Scholars Explore the Relationship Between Nature and Narrative
The Department of English hosted the interdisciplinary conference, “Nature and Narrative,” bringing together scholars from across the globe to discuss the interconnectivity of story and environment.
Organized by SLU-Madrid professor Ryan Day, Ph.D., the all-day event was characterized by a ground-breaking, respectful and profoundly multifarious focus. With participants hailing from Italy, Spain, the U.S., Germany, Czech Republic, Morocco, the U.K and even India, the diversified atmosphere echoed the very identity of SLU’s Madrid Campus.
Dr. Day, whose fields of research and expertise align with the topics handled at the conference, commented, “With discussions ranging from ecocriticism, ecofeminism, ethnobotanist, biosemiotics, biopoetics, animal studies and umwelt building, it was a day in which the attendees sought to create bridges through the anthropocene and explored pedagogical methods to bring students closer to the world they occupy through writing.”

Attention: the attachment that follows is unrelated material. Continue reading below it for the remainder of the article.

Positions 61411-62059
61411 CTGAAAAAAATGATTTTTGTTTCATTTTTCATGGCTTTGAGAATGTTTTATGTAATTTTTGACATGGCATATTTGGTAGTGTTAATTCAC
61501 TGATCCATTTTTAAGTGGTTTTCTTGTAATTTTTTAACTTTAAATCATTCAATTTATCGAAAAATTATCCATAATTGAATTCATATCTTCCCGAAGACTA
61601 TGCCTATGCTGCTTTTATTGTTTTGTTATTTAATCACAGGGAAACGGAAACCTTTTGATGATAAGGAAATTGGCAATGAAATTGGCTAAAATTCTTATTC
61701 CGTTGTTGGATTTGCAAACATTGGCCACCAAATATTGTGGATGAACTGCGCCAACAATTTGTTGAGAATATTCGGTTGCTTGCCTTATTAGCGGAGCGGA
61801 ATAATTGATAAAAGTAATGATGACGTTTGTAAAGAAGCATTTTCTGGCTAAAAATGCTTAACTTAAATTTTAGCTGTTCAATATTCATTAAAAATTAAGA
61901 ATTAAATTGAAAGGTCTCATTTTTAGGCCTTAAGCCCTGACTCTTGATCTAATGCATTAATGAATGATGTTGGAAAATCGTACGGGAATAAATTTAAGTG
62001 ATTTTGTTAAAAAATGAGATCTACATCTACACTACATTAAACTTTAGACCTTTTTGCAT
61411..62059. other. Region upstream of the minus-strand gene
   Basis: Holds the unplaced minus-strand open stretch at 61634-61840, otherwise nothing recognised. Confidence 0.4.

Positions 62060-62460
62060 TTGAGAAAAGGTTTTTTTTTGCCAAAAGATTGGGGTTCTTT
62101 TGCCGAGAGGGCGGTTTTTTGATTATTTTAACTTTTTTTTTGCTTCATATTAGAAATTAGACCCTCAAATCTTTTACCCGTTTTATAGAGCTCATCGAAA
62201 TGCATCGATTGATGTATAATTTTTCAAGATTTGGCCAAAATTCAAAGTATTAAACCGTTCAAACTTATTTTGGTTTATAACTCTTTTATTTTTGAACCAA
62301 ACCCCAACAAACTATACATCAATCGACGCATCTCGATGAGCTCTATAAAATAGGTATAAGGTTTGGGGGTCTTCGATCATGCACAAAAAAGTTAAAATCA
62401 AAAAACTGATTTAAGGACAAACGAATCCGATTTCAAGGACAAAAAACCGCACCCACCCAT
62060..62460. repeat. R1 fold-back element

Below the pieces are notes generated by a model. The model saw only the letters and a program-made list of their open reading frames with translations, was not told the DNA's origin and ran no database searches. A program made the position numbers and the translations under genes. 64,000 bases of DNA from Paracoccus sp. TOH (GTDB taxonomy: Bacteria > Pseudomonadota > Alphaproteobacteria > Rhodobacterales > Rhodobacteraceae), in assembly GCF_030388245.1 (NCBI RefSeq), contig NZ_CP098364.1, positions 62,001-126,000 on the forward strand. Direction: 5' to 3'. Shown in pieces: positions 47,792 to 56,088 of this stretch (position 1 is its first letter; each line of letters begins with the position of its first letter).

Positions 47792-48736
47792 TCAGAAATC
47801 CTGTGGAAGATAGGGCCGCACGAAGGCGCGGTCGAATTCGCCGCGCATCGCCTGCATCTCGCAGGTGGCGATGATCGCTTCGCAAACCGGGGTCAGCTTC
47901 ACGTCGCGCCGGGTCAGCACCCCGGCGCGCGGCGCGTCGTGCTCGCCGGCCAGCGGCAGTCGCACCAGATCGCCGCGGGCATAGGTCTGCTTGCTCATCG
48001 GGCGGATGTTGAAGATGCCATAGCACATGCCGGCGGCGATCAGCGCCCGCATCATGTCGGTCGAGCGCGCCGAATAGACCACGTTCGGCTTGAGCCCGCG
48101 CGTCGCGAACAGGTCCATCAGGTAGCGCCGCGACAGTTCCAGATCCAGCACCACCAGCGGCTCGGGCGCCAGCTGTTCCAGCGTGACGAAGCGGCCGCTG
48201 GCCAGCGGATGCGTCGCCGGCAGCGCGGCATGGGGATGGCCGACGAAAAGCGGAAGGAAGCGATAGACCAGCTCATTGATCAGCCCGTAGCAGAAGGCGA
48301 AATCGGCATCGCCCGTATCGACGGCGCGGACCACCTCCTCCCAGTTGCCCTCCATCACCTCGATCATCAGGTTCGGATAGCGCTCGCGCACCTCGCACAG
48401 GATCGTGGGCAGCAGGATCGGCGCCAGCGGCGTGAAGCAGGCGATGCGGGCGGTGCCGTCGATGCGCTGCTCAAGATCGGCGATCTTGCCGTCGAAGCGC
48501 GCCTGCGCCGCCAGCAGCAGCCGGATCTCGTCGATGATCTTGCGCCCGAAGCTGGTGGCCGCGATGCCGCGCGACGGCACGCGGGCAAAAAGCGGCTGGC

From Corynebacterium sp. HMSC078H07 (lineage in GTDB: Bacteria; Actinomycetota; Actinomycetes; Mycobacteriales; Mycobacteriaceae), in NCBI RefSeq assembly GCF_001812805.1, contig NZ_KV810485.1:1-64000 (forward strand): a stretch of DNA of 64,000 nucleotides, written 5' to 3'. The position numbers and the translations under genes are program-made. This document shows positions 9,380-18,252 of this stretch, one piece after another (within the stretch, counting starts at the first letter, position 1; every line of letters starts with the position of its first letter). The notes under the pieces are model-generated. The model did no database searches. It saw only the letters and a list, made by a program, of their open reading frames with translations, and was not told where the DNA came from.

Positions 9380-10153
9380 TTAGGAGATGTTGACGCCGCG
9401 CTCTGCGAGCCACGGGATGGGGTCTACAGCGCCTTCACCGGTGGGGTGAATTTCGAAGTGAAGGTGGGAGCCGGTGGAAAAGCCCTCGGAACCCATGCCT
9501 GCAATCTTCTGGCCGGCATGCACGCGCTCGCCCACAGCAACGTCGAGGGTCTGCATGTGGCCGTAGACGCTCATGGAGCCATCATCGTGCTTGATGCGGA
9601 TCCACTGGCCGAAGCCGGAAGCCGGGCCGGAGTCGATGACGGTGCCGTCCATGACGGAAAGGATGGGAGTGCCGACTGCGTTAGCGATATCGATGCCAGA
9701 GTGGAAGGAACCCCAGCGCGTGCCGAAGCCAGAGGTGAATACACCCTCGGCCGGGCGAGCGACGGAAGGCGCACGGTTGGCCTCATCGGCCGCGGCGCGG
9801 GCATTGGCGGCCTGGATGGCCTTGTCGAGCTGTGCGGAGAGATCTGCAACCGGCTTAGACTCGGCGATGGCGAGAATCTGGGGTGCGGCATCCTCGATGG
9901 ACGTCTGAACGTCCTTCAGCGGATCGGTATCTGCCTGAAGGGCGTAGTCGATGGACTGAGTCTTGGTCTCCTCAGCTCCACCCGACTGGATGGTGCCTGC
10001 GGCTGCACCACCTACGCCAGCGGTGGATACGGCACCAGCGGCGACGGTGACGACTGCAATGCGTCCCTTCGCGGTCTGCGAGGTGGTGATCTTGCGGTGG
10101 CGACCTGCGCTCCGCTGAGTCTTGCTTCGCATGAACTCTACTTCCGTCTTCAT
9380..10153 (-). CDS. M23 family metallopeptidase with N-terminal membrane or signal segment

During the the Ecological Humanities panel, an audience member posed the following question to the board: Is conservation still relevant? Imana Pal, Ph.D ventured a thought-provoking response, “Yes, but it is more of a learning experience than an informational experience.”
The day continued to invite conversation about topics that are difficult, such as the future of the environment, psychology and human-nature relationships; Tiara Roxanne’s utterance of “dehisence” as an alternative solution to healing through splitting was evocative, while Dr. Kevin Moore delved into the complexity of the overused and oftentimes overlooked literary term of stream of consciousness, tracing it back to William James and his proposition of a stream of thoughts flowing freely along images that are steeped into our mind.
Both the English department and the conference organizers extend their thanks to the participants who contributed to making this conference a success.